Shijung Shim is a self-proclaimed “1.5” Korean-American. Moving from Korea to Seattle with her family as a teenager, she received her middle and high school education here in the States. She remained stateside for her bachelor’s degree in psychology but returned to Korea for her masters in pastoral care and counseling. One particular GTU professor, Lewis Rambo, helped convince Shim to earn a Ph.D. here in Interdisciplinary Studies.
Submitted by communications on Thu, 07/29/2010 - 12:12pm
“I’m amazed,” says, Alejandro (Alex) García-Rivera, Professor of Systematic Theology and GTU Core Doctoral Faculty Member, about receiving the 2010 Sarlo Excellence in Teaching Award. “I had very little teaching experience when I came here, and at the start, I didn’t know what I was doing. My ‘training’ came — as in an apprenticeship — mostly from colleagues and through trial and error. What I learned along the way is that teaching is about communication, and that if I pay attention to my method of teaching, it can improve and go beyond the apprentice model.” Continuous improvement has paid off. The Sarlo Award recognizes García-Rivera as a teacher who embodies the values of interreligious sensitivity and commitment, interdisciplinary approach and content in teaching, sensitivity to ethnic and cultural diversity, and creative classroom pedagogical methods and performance.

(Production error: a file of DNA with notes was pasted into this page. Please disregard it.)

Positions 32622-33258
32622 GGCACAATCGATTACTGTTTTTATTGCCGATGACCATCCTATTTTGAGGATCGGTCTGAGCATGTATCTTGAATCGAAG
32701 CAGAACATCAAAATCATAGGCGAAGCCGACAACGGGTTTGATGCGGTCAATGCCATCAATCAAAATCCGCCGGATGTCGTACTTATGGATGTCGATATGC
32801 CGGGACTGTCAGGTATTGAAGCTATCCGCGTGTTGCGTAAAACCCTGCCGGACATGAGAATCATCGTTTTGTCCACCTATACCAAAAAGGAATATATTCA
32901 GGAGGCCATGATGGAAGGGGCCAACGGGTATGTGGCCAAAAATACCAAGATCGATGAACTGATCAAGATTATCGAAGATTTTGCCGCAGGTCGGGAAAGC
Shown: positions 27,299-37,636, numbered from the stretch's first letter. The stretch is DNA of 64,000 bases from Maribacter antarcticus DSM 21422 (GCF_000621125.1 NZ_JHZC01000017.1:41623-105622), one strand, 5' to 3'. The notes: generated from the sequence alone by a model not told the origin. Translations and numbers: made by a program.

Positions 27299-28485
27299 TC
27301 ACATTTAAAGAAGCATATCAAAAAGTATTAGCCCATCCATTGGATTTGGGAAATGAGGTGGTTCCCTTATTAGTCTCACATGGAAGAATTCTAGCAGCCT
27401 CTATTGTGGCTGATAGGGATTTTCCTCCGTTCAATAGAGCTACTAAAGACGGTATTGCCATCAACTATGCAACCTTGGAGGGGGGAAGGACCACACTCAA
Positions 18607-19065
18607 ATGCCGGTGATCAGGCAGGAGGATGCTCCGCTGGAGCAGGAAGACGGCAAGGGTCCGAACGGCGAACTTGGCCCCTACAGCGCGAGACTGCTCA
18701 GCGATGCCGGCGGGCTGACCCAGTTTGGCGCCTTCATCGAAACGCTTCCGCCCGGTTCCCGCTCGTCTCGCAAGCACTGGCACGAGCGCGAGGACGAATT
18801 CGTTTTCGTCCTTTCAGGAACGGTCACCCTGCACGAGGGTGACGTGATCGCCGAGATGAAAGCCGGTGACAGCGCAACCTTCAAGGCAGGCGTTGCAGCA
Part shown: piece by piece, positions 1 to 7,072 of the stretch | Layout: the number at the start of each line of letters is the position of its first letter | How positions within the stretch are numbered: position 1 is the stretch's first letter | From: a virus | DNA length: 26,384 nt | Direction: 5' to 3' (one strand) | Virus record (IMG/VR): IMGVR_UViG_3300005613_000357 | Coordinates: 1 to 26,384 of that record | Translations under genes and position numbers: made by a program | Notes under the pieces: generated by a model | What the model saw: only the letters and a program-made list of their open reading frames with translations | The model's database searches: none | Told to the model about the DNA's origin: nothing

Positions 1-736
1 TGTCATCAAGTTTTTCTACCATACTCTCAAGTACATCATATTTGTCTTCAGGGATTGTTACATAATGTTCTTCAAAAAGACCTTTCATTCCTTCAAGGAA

Submitted by communications on Thu, 05/13/2010 - 12:04pm
Identity and experience. They continually shape one another and the path of our lives. They have profoundly guided the academic journey of GTU doctoral student Jen Owens.